Sunset Stories : No. 16 - Gentleman Caller

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Status: In Progress  |  Genre: Westerns  |  House: Booksie Classic
A thief inadvertently meets a troubled bank manager. Following their encounter both men experience dramatic changes in their lives.

Submitted: March 26, 2016

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Submitted: March 26, 2016




John Thorne was not the first of his kind, but for a brief period he was among the most successful. He was English by birth and had been raised in genteel and highly conventional surroundings in Sussex. At the age of twenty-six, no longer able to tolerate what was to him too circumscribed a lifestyle, he moved to the United States, where he found matters more to his liking. Here was opportunity for an intelligent, enterprising man, not enslaved by convention.

Having no aversion to either physical or mental effort, Thorne tried his hand at a number of jobs, working as a stevedore, a logger, a coalminer, a store manager and a bartender before deciding that none of these estimable occupations was right for him. What he wanted was to divide his time between scientific matters and humanitarian issues. In fairness to him, he did not wish to do either of those things for his own material gain. He really was intent upon both expanding his technical knowledge and serving the public. In order to do what he had in mind on a timescale he considered acceptable, he needed a short cut to financial independence.

As he was open to all possibilities and not in the least encumbered by inhibitions, Thorne concluded that the swiftest way to achieve social security was by relieving a number of his more affluent contemporaries of some of their shares of the world’s wealth. To him, the assessment was a simple one. The targets he had in mind would, even after receiving his attentions, still live well enough. What did another business coup or one more piece of jewellery mean to them? They would never be destitute.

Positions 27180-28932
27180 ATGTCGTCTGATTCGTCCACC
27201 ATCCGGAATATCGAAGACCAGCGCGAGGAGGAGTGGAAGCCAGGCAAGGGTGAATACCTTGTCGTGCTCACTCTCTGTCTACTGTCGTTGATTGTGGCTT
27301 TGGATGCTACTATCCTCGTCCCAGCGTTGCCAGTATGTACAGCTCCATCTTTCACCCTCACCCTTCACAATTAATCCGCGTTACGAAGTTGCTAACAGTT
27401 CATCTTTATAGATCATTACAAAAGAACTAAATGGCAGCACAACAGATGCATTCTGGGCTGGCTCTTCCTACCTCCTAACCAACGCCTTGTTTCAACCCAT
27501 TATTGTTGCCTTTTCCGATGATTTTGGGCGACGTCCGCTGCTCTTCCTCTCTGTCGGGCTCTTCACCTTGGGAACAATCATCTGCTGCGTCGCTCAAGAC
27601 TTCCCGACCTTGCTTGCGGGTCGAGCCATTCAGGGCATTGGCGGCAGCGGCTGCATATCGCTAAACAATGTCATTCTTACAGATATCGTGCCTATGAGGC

Thorne’s reasoning extended to the idea that his plunder would be put into one bank or another, thus increasing the credit base of the whole national system. That was surely better than allowing people to have cash and trinkets just lying around. It would increase the rate at which money circulated, and as financial people were always moaning about lack of liquidity, that seemed to be a good thing. And anyway, many of the wealthy and privileged probably owed their advantages to means which, if usually not illegal, were often hardly more savoury than those Thorne was minded to employ. He knew that that was pure rationalisation, but contented himself with the moral fig leaf.

So John Thorne became a gentleman thief. He had no grandiose notions of one mighty coup that might see him though for life, but could alternatively put him behind bars for many years, or possibly subject him to relentless pursuit, which would be almost as inconvenient as incarceration. A man of breeding should not find himself hampered in such ways. A little here, a little there was Thorne’s motto. The odd few hundred dollars or some bauble – the latter always converted into cash – purloined would cause annoyance, but most likely no great uproar.

It was surprisingly easy. Thorne began with an evaluation of the prospective job. If he perceived any obvious risk, he went no further. Where there did not seem to be a problem, he proceeded. In short order, he laid hands on a good deal of money, which he invested in a dozen banks. But he was still in his middle twenties, and as restless as men of that age so often are. Also, even the most individualistic and precarious occupations can eventually become repetitive. The escape from routine becomes another kind of routine. A banker banks, a builder builds, a salesman sells and a thief steals. The stirrings did not induce Thorne to abandon his chosen line of work immediately. He would do so when the right time came. Meanwhile, a little variety would be welcome. Different scenery might be the answer.